In this landmark book of popular science, Daniel E. Lieberman - chair of the department of human evolutionary biology at Harvard University and a leader in the field - gives us a lucid and engaging account of how the human body evolved over millions of years, even as it shows how the increasing disparity between the jumble of adaptations in our Stone Age bodies and advancements in the modern world is occasioning this paradox: greater longevity but increased chronic disease.
The Story of the Human Body brilliantly illuminates as never before the major transformations that contributed key adaptations to the body: the rise of bipedalism; the shift to a non-fruit-based diet; the advent of hunting and gathering, leading to our superlative endurance athleticism; the development of a very large brain; and the incipience of cultural proficiencies. Lieberman also elucidates how cultural evolution differs from biological evolution, and how our bodies were further transformed during the Agricultural and Industrial Revolutions.
While these ongoing changes have brought about many benefits, they have also created conditions to which our bodies are not entirely adapted, Lieberman argues, resulting in the growing incidence of obesity and new but avoidable diseases, such as type 2 diabetes. Lieberman proposes that many of these chronic illnesses persist and in some cases are intensifying because of "dysevolution," a pernicious dynamic whereby only the symptoms rather than the causes of these maladies are treated. And finally - provocatively - he advocates the use of evolutionary information to help nudge, push, and sometimes even compel us to create a more salubrious environment.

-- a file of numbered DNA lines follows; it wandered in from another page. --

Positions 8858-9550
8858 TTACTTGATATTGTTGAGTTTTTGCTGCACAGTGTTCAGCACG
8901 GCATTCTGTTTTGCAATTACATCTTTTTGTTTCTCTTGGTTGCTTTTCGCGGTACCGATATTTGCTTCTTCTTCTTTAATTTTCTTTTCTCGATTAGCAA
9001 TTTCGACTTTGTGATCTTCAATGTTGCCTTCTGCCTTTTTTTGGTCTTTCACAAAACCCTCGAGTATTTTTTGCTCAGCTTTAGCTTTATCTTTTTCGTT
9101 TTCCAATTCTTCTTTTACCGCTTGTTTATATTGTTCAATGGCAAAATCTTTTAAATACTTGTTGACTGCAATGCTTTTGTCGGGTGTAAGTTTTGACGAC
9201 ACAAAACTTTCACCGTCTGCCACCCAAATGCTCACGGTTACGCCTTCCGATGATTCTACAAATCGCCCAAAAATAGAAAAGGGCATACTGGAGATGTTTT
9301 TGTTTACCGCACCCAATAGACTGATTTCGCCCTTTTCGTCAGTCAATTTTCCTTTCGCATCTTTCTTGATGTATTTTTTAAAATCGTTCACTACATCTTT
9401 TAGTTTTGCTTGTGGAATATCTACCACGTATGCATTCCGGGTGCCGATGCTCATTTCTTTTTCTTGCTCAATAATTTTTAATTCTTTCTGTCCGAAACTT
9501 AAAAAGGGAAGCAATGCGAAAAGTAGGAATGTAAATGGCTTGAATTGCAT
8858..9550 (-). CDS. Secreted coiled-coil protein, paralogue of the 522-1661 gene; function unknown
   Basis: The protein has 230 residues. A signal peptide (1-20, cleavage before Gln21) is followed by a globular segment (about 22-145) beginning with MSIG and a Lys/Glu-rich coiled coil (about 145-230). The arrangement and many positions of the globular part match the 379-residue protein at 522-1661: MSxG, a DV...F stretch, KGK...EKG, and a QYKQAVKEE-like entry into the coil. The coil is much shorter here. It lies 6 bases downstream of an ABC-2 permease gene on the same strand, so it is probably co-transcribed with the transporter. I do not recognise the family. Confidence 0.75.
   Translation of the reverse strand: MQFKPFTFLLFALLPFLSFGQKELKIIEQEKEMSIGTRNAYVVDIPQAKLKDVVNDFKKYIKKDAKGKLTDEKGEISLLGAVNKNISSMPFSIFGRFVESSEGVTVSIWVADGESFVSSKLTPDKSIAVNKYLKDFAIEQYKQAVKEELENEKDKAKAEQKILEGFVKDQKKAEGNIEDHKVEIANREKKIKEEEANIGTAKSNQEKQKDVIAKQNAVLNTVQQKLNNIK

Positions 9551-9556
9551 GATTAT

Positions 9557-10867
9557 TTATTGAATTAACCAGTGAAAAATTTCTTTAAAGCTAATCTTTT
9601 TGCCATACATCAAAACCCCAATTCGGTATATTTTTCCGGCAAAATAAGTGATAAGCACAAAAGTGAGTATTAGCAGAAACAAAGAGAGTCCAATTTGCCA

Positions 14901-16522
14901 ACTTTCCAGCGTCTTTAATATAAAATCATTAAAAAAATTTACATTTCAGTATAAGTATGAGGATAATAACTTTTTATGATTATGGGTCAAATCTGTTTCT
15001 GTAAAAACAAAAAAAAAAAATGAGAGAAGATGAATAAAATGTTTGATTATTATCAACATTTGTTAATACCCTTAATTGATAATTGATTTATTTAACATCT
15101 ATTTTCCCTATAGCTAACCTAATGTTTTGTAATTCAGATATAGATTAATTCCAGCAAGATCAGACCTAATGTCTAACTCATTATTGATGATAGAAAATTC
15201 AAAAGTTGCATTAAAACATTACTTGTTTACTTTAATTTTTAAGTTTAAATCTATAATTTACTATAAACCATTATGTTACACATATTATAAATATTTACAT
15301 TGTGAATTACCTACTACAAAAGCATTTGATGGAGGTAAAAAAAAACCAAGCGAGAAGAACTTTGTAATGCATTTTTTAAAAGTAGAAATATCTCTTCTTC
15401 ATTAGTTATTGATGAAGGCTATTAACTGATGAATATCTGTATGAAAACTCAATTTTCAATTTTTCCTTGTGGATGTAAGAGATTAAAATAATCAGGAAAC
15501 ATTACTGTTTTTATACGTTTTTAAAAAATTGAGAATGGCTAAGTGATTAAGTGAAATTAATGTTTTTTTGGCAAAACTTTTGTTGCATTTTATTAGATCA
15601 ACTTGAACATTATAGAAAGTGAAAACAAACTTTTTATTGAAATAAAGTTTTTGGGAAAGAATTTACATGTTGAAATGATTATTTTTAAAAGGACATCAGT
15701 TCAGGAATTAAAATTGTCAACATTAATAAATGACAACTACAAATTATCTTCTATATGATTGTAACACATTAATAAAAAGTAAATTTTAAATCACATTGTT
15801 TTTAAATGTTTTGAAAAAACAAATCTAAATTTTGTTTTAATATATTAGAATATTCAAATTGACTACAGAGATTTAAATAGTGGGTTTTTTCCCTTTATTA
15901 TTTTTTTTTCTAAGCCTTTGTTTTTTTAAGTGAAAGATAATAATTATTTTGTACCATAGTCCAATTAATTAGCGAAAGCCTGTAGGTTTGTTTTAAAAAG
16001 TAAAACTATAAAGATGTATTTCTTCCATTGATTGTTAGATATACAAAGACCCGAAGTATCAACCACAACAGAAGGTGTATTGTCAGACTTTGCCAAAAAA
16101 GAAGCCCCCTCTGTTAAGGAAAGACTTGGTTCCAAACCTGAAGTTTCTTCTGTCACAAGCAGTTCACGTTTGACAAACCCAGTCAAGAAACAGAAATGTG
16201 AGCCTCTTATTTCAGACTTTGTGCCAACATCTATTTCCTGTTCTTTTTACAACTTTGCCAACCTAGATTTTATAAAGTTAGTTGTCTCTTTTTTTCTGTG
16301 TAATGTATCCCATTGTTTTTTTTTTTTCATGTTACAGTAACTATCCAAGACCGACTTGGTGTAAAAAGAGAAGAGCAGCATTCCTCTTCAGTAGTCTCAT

©2013 Daniel Lieberman (P)2013 Random House Audio
"No one understands the human body like Daniel Lieberman or tells its story more eloquently. He's found a tale inside our skin that's riveting, enlightening, and more than a little frightening." (Christopher McDougall, author of Born to Run)
"Monumental: The Story of the Human Body, by one of our leading experts, takes us on an epic voyage that reveals how the past six million years shaped every part of us - our heads, limbs, and even our metabolism. Through Lieberman's eyes, evolutionary history not only comes alive, it becomes the means to understand, and ultimately influence, our body's future." (Neil Shubin, author of Your Inner Fish)
"A lucid, engaging account of how the human body evolved and the increasing disparity between the jumble of adaptations in our Stone Age bodies and the modern world." (Publishers Weekly)
I love human evolution books. This one didn't get started for me until well into the 2nd chapter because it is basic knowledge. The rest of the book goes into length and specifics discussing hominid development from a physiological perspective. I am familiar with most of the material from other audiobooks but enjoyed the overview. It is easy to follow and discusses how pre-humans and early humans compare. 4 stars because much of the info is standard fair.
This is a good science book for audio.
It may be too familiar for some listeners [nerds] who are familiar with the topic.
Kind of boggles the mind to think mankind has been around hundreds of thousands of years. First part of the book is an evolution history lesson, second part is an examination of where we currently are and implications for the future. Very readable, Lieberman often points out evolution facts (learned through fossil discoveries) and assumptions. Some surprising facts like most people have 1-3% Neanderthal DNA and most of the world can be traced back to a small community of 14,000 people in Africa. Overall, Lieberman has made what could have been a very dry book, come to life.